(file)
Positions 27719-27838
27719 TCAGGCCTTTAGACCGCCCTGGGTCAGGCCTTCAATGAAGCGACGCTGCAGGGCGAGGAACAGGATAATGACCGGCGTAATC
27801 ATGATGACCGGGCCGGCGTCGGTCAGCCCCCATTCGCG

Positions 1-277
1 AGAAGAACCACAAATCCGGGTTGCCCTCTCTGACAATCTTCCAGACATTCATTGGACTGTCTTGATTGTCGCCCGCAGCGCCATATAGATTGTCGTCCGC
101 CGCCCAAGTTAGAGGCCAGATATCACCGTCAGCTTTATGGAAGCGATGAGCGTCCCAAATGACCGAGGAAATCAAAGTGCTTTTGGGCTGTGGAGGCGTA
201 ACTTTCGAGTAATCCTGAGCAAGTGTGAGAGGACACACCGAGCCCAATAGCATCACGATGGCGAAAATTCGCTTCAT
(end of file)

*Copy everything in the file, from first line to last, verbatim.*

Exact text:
Positions 27719-27838
27719 TCAGGCCTTTAGACCGCCCTGGGTCAGGCCTTCAATGAAGCGACGCTGCAGGGCGAGGAACAGGATAATGACCGGCGTAATC
27801 ATGATGACCGGGCCGGCGTCGGTCAGCCCCCATTCGCG

Positions 1-277
1 AGAAGAACCACAAATCCGGGTTGCCCTCTCTGACAATCTTCCAGACATTCATTGGACTGTCTTGATTGTCGCCCGCAGCGCCATATAGATTGTCGTCCGC
101 CGCCCAAGTTAGAGGCCAGATATCACCGTCAGCTTTATGGAAGCGATGAGCGTCCCAAATGACCGAGGAAATCAAAGTGCTTTTGGGCTGTGGAGGCGTA
201 ACTTTCGAGTAATCCTGAGCAAGTGTGAGAGGACACACCGAGCCCAATAGCATCACGATGGCGAAAATTCGCTTCAT